1-Naphthylamine has been tested for carcinogenic activity
in mice, hamsters, and dogs by oral administration, in
newborn mice by SC injection, and in mice by bladder
implantation. Most of these studies reported
negative findings, while a few found marginal or equivocal
results. In contrast, with the exception of bladder implantation
study, 2-naphthylamine gave positive results in virtually
all these studies. Mixed results were reported in various
genotoxicity tests. 1-Naphthylamine was positive in the
Ames test and in vitro chromosome aberration, negative in
micronucleus, cell transformation, and recessive lethal mutation
in Drosophila, and inconclusive in sister chromatid
1-Naphthylamine added to three different soils was incubated in the dark at 23 °C
under a carbon dioxide-free atmosphere. After 308 d, 16.6 to 30.7% of the 1-naphthylamine added
to soil biodegraded to carbon dioxide (Graveel et al., 1986). Li and Lee (1999) investigated the
reaction of 10 mL of 7 mM 1-naphthylamine with 4 g of a Chalmers soil (pH: 6.5, 11.1% sand,
72.8% silt, 16.0% clay). After 120 h, the soil was washed with acetonitrile and the extractant
analyzed using GC/MS. The primary transformation product was a dimer tentatively identified as
N-(4-aminonaphthyl)-1-naphthylamine. The investigators hypothesized that the formation of this
compound and two other unidentified dimers was catalyzed by minerals present in the soil.
Heukelekian and Rand (1955) reported a 5-d BOD value of 0.89 g/g which is 34.6% of the
ThOD value of 2.57 g/g. In activated sludge inoculum, following a 20-d adaptation period, no
degradation was observed (Pitter, 1976).
Low et al. (1991) reported that the photooxidation of aqueous primary amine
solutions by UV light in the presence of titanium dioxide resulted in the formation of ammonium
and nitrate ions.
Kanno et al. (1982) studied the aqueous reaction of 1-naphthylamine and
other substituted aromatic hydrocarbons (aniline, toluidine, 2-naphthylamine, phenol, cresol,
pyrocatechol, resorcinol, hydroquinone, and 1-naphthol) with hypochlorous acid in the presence of
ammonium ion. They reported that the aromatic ring was not chlorinated as expected but was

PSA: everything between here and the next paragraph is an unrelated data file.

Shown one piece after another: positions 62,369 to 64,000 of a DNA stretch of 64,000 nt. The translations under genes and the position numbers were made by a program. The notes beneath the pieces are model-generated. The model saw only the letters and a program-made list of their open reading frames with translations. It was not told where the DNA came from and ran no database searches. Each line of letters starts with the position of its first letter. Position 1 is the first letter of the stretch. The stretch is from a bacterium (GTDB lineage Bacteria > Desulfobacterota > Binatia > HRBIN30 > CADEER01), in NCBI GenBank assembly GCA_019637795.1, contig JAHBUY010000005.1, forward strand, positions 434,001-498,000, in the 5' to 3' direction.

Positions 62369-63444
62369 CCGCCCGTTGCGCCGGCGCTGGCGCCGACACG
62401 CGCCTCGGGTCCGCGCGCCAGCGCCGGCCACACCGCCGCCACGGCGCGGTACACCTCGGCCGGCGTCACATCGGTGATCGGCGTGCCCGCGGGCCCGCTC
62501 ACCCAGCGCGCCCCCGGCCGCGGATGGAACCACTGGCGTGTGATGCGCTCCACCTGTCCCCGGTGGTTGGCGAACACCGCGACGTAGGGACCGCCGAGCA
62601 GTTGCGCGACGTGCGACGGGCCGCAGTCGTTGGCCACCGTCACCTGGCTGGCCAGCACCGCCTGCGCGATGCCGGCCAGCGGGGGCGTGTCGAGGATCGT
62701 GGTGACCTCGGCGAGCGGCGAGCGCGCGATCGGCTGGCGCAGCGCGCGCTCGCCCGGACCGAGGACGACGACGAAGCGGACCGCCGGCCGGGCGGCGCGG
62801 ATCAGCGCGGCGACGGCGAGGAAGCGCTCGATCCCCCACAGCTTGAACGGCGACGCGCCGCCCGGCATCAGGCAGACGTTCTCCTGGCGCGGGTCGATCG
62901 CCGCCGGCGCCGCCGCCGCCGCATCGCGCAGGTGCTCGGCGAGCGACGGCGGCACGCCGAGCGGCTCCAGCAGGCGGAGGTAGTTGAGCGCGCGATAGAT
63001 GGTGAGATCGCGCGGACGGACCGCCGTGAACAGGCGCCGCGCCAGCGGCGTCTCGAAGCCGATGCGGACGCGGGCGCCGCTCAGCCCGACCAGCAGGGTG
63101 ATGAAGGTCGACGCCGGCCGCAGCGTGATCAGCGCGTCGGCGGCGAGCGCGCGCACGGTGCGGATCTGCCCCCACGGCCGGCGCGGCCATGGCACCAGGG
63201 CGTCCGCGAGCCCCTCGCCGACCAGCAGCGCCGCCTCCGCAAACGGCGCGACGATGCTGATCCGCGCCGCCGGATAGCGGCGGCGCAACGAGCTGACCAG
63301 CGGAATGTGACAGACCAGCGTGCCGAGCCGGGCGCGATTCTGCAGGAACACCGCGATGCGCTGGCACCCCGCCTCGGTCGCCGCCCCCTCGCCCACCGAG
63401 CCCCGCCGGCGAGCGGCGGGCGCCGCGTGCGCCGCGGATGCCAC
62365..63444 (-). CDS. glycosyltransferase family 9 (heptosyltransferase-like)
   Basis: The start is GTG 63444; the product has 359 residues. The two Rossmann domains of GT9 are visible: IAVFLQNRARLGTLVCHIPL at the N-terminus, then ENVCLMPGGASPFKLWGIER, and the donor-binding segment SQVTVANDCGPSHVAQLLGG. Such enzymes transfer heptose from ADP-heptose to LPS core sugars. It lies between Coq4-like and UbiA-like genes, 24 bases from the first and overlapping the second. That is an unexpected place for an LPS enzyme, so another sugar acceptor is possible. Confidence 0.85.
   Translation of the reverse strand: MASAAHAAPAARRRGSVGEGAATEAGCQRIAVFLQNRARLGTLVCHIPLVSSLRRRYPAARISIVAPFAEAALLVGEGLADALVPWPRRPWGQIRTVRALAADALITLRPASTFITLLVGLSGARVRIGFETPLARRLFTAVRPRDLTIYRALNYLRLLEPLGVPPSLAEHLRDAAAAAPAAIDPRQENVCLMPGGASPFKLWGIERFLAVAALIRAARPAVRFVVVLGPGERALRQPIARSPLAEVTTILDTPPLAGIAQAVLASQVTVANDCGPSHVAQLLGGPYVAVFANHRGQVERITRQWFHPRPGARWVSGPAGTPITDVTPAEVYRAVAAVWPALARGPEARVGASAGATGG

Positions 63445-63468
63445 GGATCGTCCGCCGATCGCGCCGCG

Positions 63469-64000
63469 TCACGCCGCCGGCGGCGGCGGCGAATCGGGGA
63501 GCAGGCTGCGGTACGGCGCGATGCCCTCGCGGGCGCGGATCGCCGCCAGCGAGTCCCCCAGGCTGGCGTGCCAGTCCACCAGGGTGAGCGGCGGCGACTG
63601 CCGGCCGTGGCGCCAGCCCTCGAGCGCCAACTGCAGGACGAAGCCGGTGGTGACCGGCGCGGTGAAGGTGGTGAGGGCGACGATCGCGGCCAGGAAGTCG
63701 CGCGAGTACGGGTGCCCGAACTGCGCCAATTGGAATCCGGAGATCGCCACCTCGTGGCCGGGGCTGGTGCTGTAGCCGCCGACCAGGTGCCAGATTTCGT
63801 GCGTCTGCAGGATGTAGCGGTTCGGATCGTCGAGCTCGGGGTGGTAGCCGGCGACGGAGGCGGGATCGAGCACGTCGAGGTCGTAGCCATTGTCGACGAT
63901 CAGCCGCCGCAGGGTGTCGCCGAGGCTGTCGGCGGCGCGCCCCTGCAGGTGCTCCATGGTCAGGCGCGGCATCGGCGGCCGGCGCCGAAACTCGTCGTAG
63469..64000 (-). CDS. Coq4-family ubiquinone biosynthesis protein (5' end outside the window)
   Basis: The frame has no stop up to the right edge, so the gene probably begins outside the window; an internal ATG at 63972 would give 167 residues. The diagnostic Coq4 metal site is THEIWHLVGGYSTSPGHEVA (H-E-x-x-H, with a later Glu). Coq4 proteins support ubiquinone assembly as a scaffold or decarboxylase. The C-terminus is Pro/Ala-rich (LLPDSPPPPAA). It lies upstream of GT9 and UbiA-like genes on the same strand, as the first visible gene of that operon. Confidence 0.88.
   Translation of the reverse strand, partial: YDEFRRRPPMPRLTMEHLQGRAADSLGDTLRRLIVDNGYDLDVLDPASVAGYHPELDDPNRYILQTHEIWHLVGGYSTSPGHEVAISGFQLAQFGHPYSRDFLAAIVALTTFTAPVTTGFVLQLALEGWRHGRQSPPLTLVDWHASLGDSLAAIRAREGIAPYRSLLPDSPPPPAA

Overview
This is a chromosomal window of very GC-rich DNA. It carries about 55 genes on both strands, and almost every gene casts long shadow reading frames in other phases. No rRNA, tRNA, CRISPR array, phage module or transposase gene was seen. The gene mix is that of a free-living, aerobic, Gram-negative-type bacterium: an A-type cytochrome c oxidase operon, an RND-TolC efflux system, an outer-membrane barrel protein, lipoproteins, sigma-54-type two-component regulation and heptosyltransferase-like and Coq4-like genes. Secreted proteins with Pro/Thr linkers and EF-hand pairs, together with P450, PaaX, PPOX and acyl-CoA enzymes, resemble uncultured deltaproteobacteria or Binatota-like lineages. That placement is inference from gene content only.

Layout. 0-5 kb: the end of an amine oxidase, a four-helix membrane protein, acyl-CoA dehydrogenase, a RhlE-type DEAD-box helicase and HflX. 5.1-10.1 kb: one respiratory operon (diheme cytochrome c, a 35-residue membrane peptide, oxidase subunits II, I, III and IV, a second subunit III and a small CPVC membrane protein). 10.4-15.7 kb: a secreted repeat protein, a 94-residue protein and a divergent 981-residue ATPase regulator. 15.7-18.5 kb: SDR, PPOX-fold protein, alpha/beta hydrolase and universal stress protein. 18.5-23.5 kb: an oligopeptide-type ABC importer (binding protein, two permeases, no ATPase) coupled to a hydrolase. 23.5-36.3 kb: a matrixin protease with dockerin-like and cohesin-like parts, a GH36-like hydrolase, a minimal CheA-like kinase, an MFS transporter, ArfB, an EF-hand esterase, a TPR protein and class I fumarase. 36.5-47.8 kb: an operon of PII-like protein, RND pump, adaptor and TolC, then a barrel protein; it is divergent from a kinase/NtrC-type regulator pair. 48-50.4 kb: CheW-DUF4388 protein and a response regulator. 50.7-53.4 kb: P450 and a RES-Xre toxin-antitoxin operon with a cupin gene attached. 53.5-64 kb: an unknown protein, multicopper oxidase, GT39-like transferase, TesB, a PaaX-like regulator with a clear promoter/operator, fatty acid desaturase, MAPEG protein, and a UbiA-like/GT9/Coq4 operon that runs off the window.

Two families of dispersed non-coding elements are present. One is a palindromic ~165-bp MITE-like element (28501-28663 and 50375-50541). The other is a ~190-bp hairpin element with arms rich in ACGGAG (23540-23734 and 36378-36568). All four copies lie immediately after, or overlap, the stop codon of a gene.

cleaved by chloramine forming cyanogen chloride. The amount of cyanogen chloride that formed
increased as the pH was lowered (Kanno et al., 1982).
At influent concentrations (pH 3.0) of 10, 1.0, 0.1, and 0.01 mg/L, the GAC adsorption capacities
were 250, 140, 79, and 44 mg/g, respectively. At pHs 7.0 and 9.0, the GAC adsorption capacities
were 360, 160, 75, and 34 mg/g at influent concentrations of 10, 1.0, 0.1, and 0.01 mg/L,
respectively (Dobbs and Cohen, 1980).
UN2077 alpha-Naphthylamine, Hazard Class:
6.1; Labels: 6.1-Poisonous materials. PGIII.
Sublime the amine at 120o in a stream of nitrogen, then crystallise it from pet ether (b 60-80o), or absolute EtOH then diethyl ether. Dry it in vacuo in an Abderhalden pistol. It has also been purified by crystallisation of its hydrochloride (see below) from water, followed by liberation of the free base and distillation; it is finally purified by zone melting. The styphnate has m 181-182o (from EtOH). [Beilstein 12 III 2846, 12 IV 3009.] CARCINOGEN.
Incompatible with oxidizers (chlorates,
nitrates, peroxides, permanganates, perchlorates, chlorine,
bromine, fluorine, etc.); contact may cause fires or explosions.
Keep away from alkaline materials, strong bases,
strong acids, oxoacids, epoxides, nitrous acid, organic
anhydrides, isocyanates, aldehydes. Oxidizes on contact
whereby oxides of nitrogen are removed from the effluent
gas by scrubber, catalyst, or thermal device. Consult with
environmental regulatory agencies for guidance on
acceptable disposal practices. Generators of waste containing
this contaminant (≥100 kg/mo) must conform with
EPA regulations governing storage, transportation, treatment,
and waste disposal.